Angiosarcoma of the of Scalp with Calvarium

19 Jan

angiosarcoma cancer


Angiosarcoma is an extremely malignant soft tissue sarcoma of endothelial origin. Because of its ambiguous presentation that usually mimics common benign dermatologic conditions, it is often diagnosed late. These sarcomas account for about 1% of all sarcomas and less than 0.1 % of all head and neck cancers. Therefore, the rarity of angiosarcoma may impede early diagnosis. Radiation and chronic lymphedema have been implicated in the development of some cutaneous angiosarcomas. Angiosarcoma is usually found in elderly Caucasian men in their 70s. Angiosarcoma has the highest rate of lymph node metastases of all soft-tissue sarcomas of the head and neck, and distant metastasis may occur in up to 50%, with the lung being the most common site. Prognosis is dismal regardless of histologic type and therapy. Age, patient’s sex, location, and clinical appearance have no effect on prognosis. However, tumor size has been found to correlate with favorable outcome, hence, the need for early diagnosis and aggressive management. The overall five-year survival rate is less than 30%.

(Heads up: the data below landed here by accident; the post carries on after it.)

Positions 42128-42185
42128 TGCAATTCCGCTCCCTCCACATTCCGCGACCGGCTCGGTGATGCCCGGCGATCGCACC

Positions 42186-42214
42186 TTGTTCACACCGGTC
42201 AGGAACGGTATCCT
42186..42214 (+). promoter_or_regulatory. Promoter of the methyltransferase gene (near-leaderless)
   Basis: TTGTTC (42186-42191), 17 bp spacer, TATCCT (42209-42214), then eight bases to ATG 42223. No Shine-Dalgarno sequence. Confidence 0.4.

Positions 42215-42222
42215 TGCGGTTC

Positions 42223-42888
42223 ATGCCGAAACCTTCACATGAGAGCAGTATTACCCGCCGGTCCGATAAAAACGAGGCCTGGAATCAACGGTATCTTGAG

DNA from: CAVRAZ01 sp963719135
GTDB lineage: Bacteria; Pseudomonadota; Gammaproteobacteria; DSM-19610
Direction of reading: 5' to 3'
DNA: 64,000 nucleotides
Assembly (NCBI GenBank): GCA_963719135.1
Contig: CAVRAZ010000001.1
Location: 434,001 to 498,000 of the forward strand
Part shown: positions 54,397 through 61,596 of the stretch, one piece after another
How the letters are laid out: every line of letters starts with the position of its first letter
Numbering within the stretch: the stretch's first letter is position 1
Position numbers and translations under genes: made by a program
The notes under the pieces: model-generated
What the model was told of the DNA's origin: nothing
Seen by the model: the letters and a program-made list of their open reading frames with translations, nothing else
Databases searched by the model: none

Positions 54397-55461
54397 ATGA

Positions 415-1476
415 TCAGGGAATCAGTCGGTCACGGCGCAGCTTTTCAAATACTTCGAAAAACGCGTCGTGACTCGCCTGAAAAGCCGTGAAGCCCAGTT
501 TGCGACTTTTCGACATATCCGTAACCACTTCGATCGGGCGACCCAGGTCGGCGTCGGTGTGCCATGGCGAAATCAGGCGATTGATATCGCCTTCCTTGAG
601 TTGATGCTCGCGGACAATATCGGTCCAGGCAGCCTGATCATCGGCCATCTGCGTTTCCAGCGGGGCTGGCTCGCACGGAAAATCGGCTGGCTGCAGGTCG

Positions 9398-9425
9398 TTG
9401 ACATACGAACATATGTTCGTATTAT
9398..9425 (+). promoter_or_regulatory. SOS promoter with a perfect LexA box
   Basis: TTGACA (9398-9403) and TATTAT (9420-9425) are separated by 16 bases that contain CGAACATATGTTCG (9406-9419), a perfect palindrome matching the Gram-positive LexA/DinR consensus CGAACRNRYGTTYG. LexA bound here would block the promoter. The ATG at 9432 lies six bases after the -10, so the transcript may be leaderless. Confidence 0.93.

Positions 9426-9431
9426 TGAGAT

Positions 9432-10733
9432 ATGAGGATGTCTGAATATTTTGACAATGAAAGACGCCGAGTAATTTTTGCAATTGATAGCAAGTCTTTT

We present a case of angiosarcoma in a 50-year-old African-American man who presented to our clinic with a nine-month history of a slow-growing lesion on the right occipitoparietal area of the scalp.
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